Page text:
WASHINGTON — Wednesday’s US-Gulf leaders summit is not expected to yield any major announcements of foreign military sales, though it could spark increased military cooperation, US officials said Tuesday.
Officials at the US State Department said the talks would explore steps by the US and its partners in the Gulf Cooperation Council (GCC) to expedite and streamline transfers of critical weapons systems. The talks could lead to a US team of experts traveling to the GCC countries, but no major sales were foreshadowed.
Simon Henderson, a fellow at the Washington Institute for Near East Policy, speculated that if the talks yield any announcements of military sales, they would be for systems already in the pipeline.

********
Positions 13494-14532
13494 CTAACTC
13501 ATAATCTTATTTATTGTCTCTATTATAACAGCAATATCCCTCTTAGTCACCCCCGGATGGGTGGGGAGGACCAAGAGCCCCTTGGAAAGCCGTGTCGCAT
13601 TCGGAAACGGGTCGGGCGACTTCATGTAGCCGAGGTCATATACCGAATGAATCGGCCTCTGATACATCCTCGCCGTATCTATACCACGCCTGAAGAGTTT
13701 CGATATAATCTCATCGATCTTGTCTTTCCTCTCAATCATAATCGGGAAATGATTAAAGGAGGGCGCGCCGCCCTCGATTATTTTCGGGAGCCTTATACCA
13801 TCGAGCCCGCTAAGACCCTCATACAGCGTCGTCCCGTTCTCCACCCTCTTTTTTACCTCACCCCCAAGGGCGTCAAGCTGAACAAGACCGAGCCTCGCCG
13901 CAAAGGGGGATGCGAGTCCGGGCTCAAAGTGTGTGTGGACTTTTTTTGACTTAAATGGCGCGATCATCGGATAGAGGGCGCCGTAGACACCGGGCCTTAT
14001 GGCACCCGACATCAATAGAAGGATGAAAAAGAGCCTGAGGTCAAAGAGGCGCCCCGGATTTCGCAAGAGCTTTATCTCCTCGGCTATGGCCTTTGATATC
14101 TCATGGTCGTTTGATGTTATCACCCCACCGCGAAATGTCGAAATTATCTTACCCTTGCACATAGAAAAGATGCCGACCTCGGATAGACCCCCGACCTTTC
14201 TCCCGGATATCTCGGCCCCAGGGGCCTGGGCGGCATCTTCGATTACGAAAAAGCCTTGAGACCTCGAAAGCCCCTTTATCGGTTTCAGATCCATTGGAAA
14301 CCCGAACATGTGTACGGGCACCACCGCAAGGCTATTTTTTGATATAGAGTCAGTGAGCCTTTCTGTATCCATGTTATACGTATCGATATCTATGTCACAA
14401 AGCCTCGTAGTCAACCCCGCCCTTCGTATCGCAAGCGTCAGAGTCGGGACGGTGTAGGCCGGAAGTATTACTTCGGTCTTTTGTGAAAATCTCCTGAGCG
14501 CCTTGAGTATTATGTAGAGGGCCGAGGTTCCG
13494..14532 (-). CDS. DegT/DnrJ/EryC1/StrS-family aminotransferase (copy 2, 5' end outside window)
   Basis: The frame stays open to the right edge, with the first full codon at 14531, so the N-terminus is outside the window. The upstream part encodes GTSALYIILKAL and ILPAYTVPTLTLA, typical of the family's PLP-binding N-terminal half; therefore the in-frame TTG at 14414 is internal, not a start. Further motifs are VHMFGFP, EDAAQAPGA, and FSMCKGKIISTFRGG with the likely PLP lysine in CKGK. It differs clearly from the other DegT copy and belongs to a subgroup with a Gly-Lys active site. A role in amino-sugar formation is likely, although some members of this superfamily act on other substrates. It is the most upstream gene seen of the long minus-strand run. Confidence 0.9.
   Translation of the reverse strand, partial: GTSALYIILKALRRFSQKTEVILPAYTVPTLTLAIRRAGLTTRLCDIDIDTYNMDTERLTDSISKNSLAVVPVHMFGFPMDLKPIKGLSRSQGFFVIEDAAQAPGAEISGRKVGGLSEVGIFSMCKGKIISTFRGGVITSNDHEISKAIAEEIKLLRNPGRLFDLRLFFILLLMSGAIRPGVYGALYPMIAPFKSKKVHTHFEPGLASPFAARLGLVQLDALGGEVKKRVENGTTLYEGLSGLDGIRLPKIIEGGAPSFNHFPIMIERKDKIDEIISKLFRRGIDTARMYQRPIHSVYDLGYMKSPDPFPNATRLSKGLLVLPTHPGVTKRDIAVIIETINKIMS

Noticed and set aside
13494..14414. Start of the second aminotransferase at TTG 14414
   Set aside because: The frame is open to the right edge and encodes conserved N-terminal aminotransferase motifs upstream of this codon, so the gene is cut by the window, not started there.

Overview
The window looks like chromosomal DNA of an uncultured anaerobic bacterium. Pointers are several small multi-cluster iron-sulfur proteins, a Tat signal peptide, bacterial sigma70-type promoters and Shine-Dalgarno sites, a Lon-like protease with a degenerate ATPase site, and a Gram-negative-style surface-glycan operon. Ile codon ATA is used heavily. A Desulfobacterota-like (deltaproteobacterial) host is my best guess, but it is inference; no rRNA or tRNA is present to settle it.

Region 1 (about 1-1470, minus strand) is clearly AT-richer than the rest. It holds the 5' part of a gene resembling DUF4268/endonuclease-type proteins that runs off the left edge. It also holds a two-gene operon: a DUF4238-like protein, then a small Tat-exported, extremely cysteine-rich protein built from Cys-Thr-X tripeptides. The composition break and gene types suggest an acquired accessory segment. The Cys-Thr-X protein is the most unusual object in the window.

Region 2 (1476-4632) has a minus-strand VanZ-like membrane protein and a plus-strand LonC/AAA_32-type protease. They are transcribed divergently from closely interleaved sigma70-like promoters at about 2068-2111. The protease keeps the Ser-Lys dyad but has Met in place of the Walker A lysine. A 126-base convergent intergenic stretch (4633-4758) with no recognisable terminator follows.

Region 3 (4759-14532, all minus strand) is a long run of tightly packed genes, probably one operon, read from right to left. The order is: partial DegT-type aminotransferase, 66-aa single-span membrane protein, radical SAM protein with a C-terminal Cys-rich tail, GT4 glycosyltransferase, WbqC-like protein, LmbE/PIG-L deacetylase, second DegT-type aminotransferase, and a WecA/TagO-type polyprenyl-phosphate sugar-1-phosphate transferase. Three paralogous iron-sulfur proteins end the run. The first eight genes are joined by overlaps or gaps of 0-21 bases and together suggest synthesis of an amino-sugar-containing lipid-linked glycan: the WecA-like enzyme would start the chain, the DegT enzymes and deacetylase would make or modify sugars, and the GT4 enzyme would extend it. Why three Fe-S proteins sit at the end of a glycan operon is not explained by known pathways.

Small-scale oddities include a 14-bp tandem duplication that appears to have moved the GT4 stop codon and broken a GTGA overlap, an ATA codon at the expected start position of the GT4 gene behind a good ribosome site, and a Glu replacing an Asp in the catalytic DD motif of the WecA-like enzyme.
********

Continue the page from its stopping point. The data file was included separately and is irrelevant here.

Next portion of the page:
The summit is not about deliverables, but rather America’s tangled relationships in the Middle East. President Barack Obama had invited six Arabian Gulf leaders to the presidential retreat, amid suspicions that Washington was no longer committed to their security and was doing too little to stop Iran’s destabilizing actions across the region.
Saudi Arabia’s King Salman bin Abdul-Aziz Al Saud Salman withdrew days before the summit, leaving Saudi Arabia and the US scrambling to deny a rift over nuclear negotiations between the US and Iran.